John Doe came to fame as the singer/bassist in X, the seminal L.A. punk band. In the late ‘70s, he, along with his then-wife Exene Cervenka, helped define American punk rock. But some were surprised when these two put out "Poor Little Critter on the Road," the debut for a side project called The Knitters in 1986. Among its couple of new songs, and an X re-do, was a beautiful version of Merle Haggard's Silver Wings, which revealed that Doe had both the skills and the true love to play country music.

Many may have been caught off guard by this unusual turn of events, but in truth, everybody should have seen it coming. After all, Doe hinted at his sincere knowledge of roots music back in 1983, on X's "More Fun in the New World" record. In a song called I Must Not Think Bad Thoughts, he complains: "Woody Guthrie sang about b-e-e-t-s, not b-e-a-t-s."

In one sense, these words were an appalled reaction to the overly synthetic rock scene at the time.... »»»

Even saying that 2008 was a great year for Dailey & Vincent may be an understatement. The bluegrass duo dished out a well-received debut disc, scored a big hit single in bluegrass circles with By the Mark, played a zillion concert dates and cleaned up at the International Bluegrass Music Association awards last fall.

But that was then, and "Brothers From Different Mothers," their dozen-song sophomore release, is now.

Jamie Dailey & Darrin Vincent indicate during a telephone call from the Nashville area where they both live that their initial success resulted from adhering to a more traditional form of bluegrass. "We went in with the intention of not making our music overly produced, keeping it clean, keeping it real, keeping it traditional," says Dailey, who logged time with Doyle Lawson & Quicksilver before embarking on this venture. "A lot of music is going what we call way left. We were trying to keep ours way right. I told Darrin if everybody's taking a left, we need to go right. That might be some of it."... »»»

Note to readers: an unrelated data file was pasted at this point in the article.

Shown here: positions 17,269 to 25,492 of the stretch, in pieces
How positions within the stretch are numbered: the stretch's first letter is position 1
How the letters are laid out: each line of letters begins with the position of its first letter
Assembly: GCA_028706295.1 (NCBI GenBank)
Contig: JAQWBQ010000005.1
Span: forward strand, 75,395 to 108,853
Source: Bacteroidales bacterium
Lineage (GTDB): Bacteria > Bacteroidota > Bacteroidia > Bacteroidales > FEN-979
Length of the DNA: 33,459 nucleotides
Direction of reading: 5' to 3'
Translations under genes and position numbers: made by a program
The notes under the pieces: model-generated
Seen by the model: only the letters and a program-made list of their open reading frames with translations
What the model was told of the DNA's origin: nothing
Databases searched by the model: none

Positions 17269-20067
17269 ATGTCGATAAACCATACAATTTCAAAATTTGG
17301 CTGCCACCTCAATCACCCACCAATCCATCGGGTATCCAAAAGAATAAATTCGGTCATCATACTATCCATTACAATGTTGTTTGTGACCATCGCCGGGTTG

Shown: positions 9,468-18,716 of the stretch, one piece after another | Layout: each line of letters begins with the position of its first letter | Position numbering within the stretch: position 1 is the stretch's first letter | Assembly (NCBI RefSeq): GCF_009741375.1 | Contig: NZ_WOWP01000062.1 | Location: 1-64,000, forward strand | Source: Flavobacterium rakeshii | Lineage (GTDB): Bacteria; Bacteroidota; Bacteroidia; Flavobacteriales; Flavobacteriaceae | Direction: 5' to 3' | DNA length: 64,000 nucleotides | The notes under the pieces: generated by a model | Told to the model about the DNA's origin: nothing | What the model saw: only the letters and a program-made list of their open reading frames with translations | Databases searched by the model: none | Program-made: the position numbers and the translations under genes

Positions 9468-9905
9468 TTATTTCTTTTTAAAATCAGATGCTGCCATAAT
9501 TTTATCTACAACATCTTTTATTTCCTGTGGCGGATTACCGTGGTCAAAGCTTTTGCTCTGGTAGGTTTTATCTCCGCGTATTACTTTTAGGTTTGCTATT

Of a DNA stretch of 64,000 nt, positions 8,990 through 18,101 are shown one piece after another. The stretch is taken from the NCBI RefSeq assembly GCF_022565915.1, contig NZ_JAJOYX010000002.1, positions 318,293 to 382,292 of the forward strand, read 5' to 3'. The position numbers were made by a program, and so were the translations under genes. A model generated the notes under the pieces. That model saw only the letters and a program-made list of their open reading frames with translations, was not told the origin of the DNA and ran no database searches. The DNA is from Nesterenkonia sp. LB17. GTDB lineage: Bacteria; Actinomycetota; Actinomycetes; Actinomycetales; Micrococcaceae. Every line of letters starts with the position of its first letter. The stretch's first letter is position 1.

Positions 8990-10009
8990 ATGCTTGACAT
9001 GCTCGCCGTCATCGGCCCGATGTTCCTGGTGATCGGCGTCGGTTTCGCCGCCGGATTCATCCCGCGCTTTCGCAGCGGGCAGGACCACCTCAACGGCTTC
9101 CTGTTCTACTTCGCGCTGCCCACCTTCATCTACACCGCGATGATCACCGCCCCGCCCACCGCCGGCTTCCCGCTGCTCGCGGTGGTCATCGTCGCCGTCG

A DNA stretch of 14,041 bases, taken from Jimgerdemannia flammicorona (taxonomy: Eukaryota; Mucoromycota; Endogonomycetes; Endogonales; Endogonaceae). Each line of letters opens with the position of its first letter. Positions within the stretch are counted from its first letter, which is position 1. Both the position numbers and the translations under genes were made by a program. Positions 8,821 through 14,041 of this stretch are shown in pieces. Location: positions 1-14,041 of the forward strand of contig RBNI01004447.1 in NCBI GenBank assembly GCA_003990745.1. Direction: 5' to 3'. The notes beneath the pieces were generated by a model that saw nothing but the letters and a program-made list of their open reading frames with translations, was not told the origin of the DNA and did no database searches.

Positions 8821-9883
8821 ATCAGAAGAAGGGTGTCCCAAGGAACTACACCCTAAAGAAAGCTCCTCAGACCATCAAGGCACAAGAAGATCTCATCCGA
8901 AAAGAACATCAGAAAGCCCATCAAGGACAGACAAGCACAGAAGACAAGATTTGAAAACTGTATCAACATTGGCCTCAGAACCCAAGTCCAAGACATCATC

After beginning his musical ascension as lead singer with the eclectic country band The Mavericks during the 1990s, Raul Malo has continued to shed the shackles of limitations heaped upon him by the Nashville machine and corporate labels. He has never cared being forced into a particular genre. That is why now free of all conceived expectations, Malo came out swinging once again with his first original solo material in seven years.

On "Lucky One," Malo draws from his past to create a record full of diversity. "I grew up in Miami, and listened to all music, with no prejudice or conceptions of what genres even were at that time," says Malo, 43. "Music was music to me. My parents were Cuban, so I was always around different styles of music growing up. We had all the great rock and roll records from the '50s and '60s, plus all of the Cuban music. On Saturday nights I would sit in front of the TV and watch Lawrence Welk and Hee Haw. I never knew Hee Haw was country music. I just knew that it was different and liked it."... »»»

With only a cursory glance at our economy, it's safe to say America is down in an emotional valley, rather than riding high upon a hill. Unemployment is on the rise, the housing market has tanked, and the stock market is seemingly in a schizophrenic state of confusion. America's history is comprised of both "Hills and Valleys."